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Complex jobs 'may protect memory'

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supergreysmoke

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BBC News - Complex jobs 'may protect memory'

Complex jobs 'may protect memory'

People with mentally taxing jobs, including lawyers and graphic designers, may end up having better memory in old age, research suggests.

A study of more than 1,000 Scottish 70-year-olds found that those who had had complex jobs scored better on memory and thinking tests.

One theory is a more stimulating environment helps build up a "cognitive reserve" to help buffer the brain against age-related decline,

The research was reported in Neurology.

The team, from Heriot-Watt University, in Edinburgh, is now planning more work to look at how lifestyle and work interact to affect memory loss.

Those taking part in the study took tests designed to assess memory, processing speed and general thinking ability, as well as filling in a questionnaire about their working life.

The analysis showed that those whose jobs had required complex skills in dealing with data or people, such as management and teaching, had better scores on memory and thinking tests than those who had done less mentally intense jobs such as factory workers, bookbinders, or carpet layers.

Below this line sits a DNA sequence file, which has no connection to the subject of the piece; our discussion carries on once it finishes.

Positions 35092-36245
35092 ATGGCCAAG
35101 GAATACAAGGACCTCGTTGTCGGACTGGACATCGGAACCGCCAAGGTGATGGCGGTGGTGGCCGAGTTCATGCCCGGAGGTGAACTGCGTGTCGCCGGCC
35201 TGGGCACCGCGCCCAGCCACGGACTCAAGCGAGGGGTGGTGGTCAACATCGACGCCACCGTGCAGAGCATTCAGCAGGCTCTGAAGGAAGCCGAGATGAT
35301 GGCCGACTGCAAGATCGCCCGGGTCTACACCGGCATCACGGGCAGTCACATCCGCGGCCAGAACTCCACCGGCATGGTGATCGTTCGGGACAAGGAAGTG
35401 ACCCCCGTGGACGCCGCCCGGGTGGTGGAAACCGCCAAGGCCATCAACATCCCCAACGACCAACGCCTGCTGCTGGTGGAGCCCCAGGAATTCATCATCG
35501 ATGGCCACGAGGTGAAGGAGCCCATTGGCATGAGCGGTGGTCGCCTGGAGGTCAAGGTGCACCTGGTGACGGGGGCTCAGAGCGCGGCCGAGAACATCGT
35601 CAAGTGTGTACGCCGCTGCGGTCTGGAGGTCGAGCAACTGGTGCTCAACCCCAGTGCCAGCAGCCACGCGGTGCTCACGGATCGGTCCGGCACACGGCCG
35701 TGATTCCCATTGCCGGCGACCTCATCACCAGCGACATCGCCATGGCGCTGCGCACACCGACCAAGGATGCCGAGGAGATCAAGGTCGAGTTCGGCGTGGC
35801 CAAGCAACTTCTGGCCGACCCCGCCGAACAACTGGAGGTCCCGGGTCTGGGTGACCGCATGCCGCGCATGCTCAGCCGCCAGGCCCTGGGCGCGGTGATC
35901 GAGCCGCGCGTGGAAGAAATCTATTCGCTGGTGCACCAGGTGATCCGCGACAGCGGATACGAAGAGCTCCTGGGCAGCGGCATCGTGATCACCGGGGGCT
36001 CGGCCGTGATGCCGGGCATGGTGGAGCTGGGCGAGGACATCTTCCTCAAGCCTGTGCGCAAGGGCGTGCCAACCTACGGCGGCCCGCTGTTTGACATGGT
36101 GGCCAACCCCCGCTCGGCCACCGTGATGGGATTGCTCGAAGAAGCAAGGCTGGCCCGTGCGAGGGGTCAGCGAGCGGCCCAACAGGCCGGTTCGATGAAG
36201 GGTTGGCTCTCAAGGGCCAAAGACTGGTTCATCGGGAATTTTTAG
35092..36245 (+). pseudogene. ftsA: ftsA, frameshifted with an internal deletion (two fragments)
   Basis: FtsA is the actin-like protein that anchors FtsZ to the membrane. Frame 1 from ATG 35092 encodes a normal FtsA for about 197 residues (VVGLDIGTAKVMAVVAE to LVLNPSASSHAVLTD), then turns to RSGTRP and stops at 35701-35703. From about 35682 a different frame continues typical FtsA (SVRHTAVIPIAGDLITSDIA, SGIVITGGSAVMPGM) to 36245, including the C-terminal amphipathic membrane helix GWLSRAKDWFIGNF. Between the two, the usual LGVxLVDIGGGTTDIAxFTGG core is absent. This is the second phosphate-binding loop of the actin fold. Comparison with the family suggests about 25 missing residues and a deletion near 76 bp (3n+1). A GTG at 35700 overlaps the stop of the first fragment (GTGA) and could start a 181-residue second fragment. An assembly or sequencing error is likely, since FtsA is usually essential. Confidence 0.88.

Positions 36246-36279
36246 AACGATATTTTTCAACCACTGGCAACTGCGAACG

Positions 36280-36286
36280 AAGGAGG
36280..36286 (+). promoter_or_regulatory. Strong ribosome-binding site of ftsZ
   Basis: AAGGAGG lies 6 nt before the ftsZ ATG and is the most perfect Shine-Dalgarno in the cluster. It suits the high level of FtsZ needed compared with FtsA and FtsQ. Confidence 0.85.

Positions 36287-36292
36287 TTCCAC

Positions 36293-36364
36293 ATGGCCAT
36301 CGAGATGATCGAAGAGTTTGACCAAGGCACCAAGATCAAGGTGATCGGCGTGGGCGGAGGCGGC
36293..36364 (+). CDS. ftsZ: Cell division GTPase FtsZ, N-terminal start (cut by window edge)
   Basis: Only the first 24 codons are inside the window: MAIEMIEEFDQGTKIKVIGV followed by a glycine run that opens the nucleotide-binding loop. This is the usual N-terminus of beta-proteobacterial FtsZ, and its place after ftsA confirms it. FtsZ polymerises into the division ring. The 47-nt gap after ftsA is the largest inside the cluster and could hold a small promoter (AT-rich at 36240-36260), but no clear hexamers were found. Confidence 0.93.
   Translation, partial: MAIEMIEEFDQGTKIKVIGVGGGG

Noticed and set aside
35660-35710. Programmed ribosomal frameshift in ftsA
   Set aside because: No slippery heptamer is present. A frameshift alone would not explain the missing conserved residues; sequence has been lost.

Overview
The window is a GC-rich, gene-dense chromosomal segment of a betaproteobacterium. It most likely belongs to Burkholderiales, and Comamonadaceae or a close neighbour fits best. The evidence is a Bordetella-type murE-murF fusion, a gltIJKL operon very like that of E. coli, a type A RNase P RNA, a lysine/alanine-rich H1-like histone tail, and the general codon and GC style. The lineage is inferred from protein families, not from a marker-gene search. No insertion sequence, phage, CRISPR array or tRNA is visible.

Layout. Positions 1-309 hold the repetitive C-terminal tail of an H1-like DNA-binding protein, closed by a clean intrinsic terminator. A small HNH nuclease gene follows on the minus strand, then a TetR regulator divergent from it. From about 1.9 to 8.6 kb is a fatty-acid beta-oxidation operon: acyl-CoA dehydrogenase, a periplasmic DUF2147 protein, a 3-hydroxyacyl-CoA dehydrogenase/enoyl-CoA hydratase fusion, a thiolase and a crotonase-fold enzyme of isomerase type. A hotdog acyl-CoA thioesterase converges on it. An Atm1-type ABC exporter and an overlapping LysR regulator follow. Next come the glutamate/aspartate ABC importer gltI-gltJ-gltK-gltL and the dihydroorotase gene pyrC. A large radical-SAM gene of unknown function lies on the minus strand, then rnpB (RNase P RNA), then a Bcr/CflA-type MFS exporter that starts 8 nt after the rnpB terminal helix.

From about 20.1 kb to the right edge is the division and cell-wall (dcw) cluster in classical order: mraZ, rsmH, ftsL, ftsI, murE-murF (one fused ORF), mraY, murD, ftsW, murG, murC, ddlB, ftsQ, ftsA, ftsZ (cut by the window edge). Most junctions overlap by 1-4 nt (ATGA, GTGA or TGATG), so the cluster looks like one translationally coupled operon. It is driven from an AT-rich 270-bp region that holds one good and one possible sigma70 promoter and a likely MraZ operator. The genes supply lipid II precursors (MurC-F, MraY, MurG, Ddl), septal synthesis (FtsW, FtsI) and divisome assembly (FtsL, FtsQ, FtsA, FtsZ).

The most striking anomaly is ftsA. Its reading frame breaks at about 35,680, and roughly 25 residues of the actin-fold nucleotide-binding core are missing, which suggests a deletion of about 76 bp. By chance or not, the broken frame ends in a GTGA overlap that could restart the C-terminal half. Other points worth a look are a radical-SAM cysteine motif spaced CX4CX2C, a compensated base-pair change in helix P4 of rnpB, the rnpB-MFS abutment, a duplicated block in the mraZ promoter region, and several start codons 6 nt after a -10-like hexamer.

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SomersetScorpio

SomersetScorpio

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Makes sense to me.
I think a lot of cognitive functioning is a matter of "use it or lose it".
Having said that, my Granny was very clever and did crosswords and the like every day, and it didn't stop her Alzheimer's... not that that's really relevant, i'm guessing these tests/research were done on people without dementia.
 
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supergreysmoke

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Makes sense to me.
I think a lot of cognitive functioning is a matter of "use it or lose it".
Having said that, my Granny was very clever and did crosswords and the like every day, and it didn't stop her Alzheimer's... not that that's really relevant, i'm guessing these tests/research were done on people without dementia.
I recall reading crosswords don't protect against dementia. Guess it's got to be the right kind of exercise - creative thinking is limited with crosswords.
 
SomersetScorpio

SomersetScorpio

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I recall reading crosswords don't protect against dementia. Guess it's got to be the right kind of exercise - creative thinking is limited with crosswords.
True.
There are different types of mental skills and intellect, and yeah I don't think crosswords are that great when it comes to creative thinking.
 
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supergreysmoke